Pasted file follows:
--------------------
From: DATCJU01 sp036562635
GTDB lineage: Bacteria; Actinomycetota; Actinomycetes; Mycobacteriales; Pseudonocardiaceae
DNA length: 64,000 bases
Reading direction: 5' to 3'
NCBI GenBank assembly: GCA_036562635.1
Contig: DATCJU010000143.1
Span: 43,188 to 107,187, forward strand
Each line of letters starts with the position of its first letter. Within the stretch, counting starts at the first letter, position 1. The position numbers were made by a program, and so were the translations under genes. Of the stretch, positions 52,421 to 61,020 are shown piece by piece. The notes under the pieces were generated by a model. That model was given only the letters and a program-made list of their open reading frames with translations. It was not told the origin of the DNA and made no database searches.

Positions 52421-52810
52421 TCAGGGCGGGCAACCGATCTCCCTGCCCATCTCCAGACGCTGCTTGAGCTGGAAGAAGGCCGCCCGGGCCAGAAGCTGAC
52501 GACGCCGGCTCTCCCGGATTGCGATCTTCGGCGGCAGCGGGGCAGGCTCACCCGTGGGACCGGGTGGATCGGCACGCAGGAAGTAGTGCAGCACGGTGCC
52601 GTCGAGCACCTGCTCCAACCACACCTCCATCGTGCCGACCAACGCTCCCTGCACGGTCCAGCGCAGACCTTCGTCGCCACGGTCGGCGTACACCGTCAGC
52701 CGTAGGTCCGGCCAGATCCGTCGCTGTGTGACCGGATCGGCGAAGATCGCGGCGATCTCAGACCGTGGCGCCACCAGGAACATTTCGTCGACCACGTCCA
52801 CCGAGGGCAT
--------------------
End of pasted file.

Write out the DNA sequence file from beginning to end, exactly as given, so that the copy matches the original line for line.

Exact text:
From: DATCJU01 sp036562635
GTDB lineage: Bacteria; Actinomycetota; Actinomycetes; Mycobacteriales; Pseudonocardiaceae
DNA length: 64,000 bases
Reading direction: 5' to 3'
NCBI GenBank assembly: GCA_036562635.1
Contig: DATCJU010000143.1
Span: 43,188 to 107,187, forward strand
Each line of letters starts with the position of its first letter. Within the stretch, counting starts at the first letter, position 1. The position numbers were made by a program, and so were the translations under genes. Of the stretch, positions 52,421 to 61,020 are shown piece by piece. The notes under the pieces were generated by a model. That model was given only the letters and a program-made list of their open reading frames with translations. It was not told the origin of the DNA and made no database searches.

Positions 52421-52810
52421 TCAGGGCGGGCAACCGATCTCCCTGCCCATCTCCAGACGCTGCTTGAGCTGGAAGAAGGCCGCCCGGGCCAGAAGCTGAC
52501 GACGCCGGCTCTCCCGGATTGCGATCTTCGGCGGCAGCGGGGCAGGCTCACCCGTGGGACCGGGTGGATCGGCACGCAGGAAGTAGTGCAGCACGGTGCC
52601 GTCGAGCACCTGCTCCAACCACACCTCCATCGTGCCGACCAACGCTCCCTGCACGGTCCAGCGCAGACCTTCGTCGCCACGGTCGGCGTACACCGTCAGC
52701 CGTAGGTCCGGCCAGATCCGTCGCTGTGTGACCGGATCGGCGAAGATCGCGGCGATCTCAGACCGTGGCGCCACCAGGAACATTTCGTCGACCACGTCCA
52801 CCGAGGGCAT